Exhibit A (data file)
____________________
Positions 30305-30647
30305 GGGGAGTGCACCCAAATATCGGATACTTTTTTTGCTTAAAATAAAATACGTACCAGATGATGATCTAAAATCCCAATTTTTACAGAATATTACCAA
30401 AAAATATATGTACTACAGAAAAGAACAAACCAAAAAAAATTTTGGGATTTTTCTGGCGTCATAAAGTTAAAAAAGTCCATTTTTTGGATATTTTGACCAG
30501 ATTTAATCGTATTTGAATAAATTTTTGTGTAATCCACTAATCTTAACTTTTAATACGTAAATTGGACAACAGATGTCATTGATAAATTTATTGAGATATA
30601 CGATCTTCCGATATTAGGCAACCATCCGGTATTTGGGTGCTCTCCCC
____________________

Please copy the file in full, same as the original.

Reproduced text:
Positions 30305-30647
30305 GGGGAGTGCACCCAAATATCGGATACTTTTTTTGCTTAAAATAAAATACGTACCAGATGATGATCTAAAATCCCAATTTTTACAGAATATTACCAA
30401 AAAATATATGTACTACAGAAAAGAACAAACCAAAAAAAATTTTGGGATTTTTCTGGCGTCATAAAGTTAAAAAAGTCCATTTTTTGGATATTTTGACCAG
30501 ATTTAATCGTATTTGAATAAATTTTTGTGTAATCCACTAATCTTAACTTTTAATACGTAAATTGGACAACAGATGTCATTGATAAATTTATTGAGATATA
30601 CGATCTTCCGATATTAGGCAACCATCCGGTATTTGGGTGCTCTCCCC